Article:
Webcomic Dos and Don'ts

Or: "Everything I know about webcomics, I learned from Dominic Deegan"

1. Don't invent metal.
2. Don't start hating your most interesting character.
3. Don't spend FIVE MONTHS on world building all in one go.
4. When your character has a development arc, do not abandon it.
5. When that arc is complete, either find a new arc for the character, or find some way to remove him/her from play (*looks at Luna*)
6. Keep professional distance to your main protagonists.
7. Try to improve something in your art every year.
8. When you try some subversion, think it trough, economical, sociological, psychological.
9. When in doubt: no rape; when not in doubt: don't do it either.
10. Don't invent pointless strawman characters to show how Impossibly Pure, Good and All Round Better Than Everyone Else your favourite characters are.
11. Don't cripple your most interesting characters by making them Evul for Evlulz sake.
12. Characterisation is for everyone, not just for the hero and his consorts.
13. Don't put more Maltak in your Karnak, it'll give your readers flashbacks.
14. If you're gonna draw "sexy" scenes, you need to have a basic understanding of anatomy.
15. Spend more time on plot than you do on filler.
16. In extension of 11 and 12, "evil" is not an acceptable motivation for anything. Anything.
17. Criticism is your friend, not just the words of haters trying to keep you down.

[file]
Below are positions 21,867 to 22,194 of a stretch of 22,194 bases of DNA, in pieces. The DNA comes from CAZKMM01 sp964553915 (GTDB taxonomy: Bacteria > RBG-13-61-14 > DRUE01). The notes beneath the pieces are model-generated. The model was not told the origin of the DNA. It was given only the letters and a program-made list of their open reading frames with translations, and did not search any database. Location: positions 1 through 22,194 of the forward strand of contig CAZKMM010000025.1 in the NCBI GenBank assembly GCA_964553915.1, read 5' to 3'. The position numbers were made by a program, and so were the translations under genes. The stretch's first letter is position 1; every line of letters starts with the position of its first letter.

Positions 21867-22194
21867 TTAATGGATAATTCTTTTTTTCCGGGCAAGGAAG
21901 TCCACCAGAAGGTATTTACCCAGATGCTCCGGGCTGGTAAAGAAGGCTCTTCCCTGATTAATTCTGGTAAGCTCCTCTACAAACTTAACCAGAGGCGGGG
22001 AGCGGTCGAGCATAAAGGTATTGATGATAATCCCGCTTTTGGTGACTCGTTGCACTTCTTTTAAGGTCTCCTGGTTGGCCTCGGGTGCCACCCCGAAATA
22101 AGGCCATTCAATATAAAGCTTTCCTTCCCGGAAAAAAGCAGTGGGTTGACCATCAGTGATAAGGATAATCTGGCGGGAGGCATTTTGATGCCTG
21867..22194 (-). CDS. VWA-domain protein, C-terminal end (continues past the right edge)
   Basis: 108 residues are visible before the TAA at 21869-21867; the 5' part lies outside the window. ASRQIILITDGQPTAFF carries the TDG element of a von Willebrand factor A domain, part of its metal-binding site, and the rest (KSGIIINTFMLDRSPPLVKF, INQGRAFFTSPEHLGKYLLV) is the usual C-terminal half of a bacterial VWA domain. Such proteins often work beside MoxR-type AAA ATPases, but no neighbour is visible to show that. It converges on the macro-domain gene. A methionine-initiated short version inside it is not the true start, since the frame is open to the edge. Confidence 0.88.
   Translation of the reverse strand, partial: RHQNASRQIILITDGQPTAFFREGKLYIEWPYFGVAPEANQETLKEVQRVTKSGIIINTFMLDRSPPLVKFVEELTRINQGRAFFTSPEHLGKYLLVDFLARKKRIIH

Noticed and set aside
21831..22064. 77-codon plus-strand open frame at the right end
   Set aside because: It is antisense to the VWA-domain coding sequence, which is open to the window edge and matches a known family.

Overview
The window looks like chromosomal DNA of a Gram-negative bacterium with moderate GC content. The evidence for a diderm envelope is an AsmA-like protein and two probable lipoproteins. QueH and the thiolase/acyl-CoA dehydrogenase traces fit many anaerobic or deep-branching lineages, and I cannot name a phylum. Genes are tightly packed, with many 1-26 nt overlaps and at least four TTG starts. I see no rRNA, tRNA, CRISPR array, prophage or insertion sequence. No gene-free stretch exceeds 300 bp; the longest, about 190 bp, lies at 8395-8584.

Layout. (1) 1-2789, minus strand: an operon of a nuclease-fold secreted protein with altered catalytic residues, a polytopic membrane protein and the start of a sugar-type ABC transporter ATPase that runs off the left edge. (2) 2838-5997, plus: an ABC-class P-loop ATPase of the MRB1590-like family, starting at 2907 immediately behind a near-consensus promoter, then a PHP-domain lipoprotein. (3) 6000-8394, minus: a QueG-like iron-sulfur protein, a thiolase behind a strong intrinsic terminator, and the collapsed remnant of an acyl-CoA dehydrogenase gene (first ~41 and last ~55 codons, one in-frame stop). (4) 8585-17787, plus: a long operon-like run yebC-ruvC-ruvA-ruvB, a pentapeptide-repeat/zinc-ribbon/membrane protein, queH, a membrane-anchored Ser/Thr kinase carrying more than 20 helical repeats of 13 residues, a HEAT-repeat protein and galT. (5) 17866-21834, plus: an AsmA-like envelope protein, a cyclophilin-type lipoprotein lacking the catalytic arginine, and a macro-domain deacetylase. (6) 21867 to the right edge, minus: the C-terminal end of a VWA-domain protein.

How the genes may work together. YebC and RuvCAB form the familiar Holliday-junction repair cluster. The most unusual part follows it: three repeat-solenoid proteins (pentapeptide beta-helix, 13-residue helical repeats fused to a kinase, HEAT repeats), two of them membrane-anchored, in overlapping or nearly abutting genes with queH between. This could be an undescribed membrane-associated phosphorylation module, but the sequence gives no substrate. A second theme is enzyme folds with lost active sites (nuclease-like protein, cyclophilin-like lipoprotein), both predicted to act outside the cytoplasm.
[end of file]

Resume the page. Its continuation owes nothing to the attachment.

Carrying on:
18. Alliteration isn't a substitute for jokes.
19. Putting "Rock on" at the end of your newsposts is the quickest way to destroy any and all credibility you once had.
19b. Do not explain your methods in the newspost. It's better for your comic as a whole if your readers don't know that a bowl of cereals or somesuch inspired today's potentally deeply profound character moment.
20. If you have the leisure have someone proofread your stuff before you post it. Have someone functioning as an editor, to catch the bad stuff if you yourself can't.
21. If your protagonists' victory depends on an obscure point about the natural/mystical rules of your universe, explain it before the relevant confrontation, not after.
22. Don't try to portray things which are beyond the limits of your artistic ability.
22a. Don't publish things you know you can't draw, practice them first.
23. Remember your own damn stuff. Don't consistently forget your own characterization, plot, or art style. If you're bad at remembering things, take notes. Or use the archive like the rest of us.
24. Show don't tell.
25. Structure the comic around a series of key themes and ideas.
26. Plan the ending when you write the beginning, and make every story and character contribute towards the nature of the ending.
27. Decide the nature of your project, and stick with that nature. A nature can be multiple genres, or changing genres, or lots of little extra side elements, or none…As long as you're ready for that, and know what you're doing and why.
28. Don't remind everybody that you're a geek even if you're proud of it, after a while people get tired of it.
29. If you're vegan that's good for you, but remember that there are people who are not and don't want to be reminded of it every other newspost.
30. Text should be generally easy to read and consistent. Distinct text formatting such as different fonts, all caps (or lowercase in usually all-caps text), italics and bolding should only be used for specific purposes, not randomly dropped into sentences.